Japanese beetles peaking

Japanese beetle populations are peaking throughout the state just as corn is silking, says University of Missouri Extension field crops entomologist Kevin Rice.

Japanese beetles cause severe economic losses on farms and disappointment in home gardens.

Adult beetles feed on corn silks and soybean foliage. They also damage the foliage and fruit of more than 400 species of flowers, shrubs and other plants.

Currently, pyrethroids are the best knockdown control measure for them, says Rice. In corn, chemical control is justified when there is an average of more than three beetles per ear, silks are clipped less than ½ inch and pollination is less than 50% complete.

The beetles move quickly from nearby woods, fields and lawns to re-infest an area, so multiple applications might be necessary.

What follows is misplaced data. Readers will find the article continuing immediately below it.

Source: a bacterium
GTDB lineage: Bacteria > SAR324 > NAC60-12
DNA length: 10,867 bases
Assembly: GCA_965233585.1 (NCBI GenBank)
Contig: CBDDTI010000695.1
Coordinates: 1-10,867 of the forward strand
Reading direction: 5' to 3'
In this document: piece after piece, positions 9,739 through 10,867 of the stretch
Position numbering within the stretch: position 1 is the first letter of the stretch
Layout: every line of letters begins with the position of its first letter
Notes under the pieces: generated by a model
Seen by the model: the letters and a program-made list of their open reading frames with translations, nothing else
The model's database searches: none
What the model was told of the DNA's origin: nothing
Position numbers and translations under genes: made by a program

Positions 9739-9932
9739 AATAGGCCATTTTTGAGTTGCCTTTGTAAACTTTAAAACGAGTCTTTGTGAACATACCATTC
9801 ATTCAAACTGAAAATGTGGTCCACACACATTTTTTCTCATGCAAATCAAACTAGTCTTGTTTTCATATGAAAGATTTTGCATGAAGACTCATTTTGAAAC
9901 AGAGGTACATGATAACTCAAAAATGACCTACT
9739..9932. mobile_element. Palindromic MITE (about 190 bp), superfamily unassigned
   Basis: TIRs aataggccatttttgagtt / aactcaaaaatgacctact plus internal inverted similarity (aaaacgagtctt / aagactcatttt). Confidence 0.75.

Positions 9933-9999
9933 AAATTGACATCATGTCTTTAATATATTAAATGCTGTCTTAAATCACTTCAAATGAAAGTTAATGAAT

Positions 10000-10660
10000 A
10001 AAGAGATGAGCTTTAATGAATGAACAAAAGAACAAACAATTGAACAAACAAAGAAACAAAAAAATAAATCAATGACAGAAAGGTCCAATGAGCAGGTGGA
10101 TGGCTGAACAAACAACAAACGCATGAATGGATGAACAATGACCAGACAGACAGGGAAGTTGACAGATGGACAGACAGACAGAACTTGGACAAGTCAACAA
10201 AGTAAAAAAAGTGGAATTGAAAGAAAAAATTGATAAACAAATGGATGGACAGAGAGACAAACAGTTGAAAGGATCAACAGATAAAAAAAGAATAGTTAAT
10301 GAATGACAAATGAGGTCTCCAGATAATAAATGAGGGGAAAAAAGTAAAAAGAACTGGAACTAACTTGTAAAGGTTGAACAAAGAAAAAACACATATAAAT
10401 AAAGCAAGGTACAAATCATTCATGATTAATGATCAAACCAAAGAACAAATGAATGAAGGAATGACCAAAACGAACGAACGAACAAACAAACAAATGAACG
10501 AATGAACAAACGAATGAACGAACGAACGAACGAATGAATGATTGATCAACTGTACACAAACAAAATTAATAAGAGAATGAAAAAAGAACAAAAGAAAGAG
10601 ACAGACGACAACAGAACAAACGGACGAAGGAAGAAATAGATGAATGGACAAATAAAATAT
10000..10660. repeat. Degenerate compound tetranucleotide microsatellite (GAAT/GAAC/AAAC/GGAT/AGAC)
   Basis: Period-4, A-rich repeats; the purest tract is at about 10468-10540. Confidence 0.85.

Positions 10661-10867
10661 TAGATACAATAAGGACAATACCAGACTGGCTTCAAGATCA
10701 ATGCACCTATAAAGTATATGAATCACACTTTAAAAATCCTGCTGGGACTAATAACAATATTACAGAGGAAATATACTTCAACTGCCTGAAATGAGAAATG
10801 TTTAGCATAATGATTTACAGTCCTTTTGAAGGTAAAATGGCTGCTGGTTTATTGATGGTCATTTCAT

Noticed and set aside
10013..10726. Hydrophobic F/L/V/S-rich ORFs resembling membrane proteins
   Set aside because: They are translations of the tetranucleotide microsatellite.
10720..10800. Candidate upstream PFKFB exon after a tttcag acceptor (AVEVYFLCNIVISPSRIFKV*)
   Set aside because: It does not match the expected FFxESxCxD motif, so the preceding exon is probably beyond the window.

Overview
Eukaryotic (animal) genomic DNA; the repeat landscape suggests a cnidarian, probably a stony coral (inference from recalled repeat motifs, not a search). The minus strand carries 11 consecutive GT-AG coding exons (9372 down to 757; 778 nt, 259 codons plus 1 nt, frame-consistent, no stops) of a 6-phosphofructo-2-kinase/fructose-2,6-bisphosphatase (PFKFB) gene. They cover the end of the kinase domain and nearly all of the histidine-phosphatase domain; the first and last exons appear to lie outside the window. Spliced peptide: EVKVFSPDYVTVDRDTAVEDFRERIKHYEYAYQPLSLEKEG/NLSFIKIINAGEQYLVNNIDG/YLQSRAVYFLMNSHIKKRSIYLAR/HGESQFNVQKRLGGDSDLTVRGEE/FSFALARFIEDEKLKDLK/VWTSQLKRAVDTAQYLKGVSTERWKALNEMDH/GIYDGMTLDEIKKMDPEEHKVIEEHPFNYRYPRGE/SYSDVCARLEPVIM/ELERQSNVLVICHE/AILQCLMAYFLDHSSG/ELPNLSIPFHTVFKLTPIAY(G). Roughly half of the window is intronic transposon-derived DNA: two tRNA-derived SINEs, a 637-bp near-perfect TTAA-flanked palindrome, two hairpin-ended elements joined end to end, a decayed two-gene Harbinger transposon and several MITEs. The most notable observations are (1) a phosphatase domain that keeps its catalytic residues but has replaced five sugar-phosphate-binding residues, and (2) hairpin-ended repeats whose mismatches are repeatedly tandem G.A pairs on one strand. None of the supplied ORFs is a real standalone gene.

Bags and traps are not effective and may attract more beetles. “Beetle traps are just beetle bait in home gardens,” says MU Extension field horticulturist Robert Balek.

Tamra Reall, MU Extension horticulturist in the Kansas City area, says choosing the “right plant for the right place” can help reduce populations. Rosebushes, rose of Sharon and hollyhocks are among the beetles’ favorite choices.

The adult Japanese beetle is a little less than half an inch long and has a shiny, metallic-green body and bronze-colored outer wings. It has six tufts of white hair under the edges of its wings. Japanese beetles produce one generation each year and can burrow up to 12 inches into the soil to survive the winter.

Visit MU Integrated Pest Management’s Pest Monitoring Network at ipm.missouri.edu/pestMonitoring for information and alerts about Japanese beetles and other insect pests. You can also subscribe to email alerts for selected insects in your region.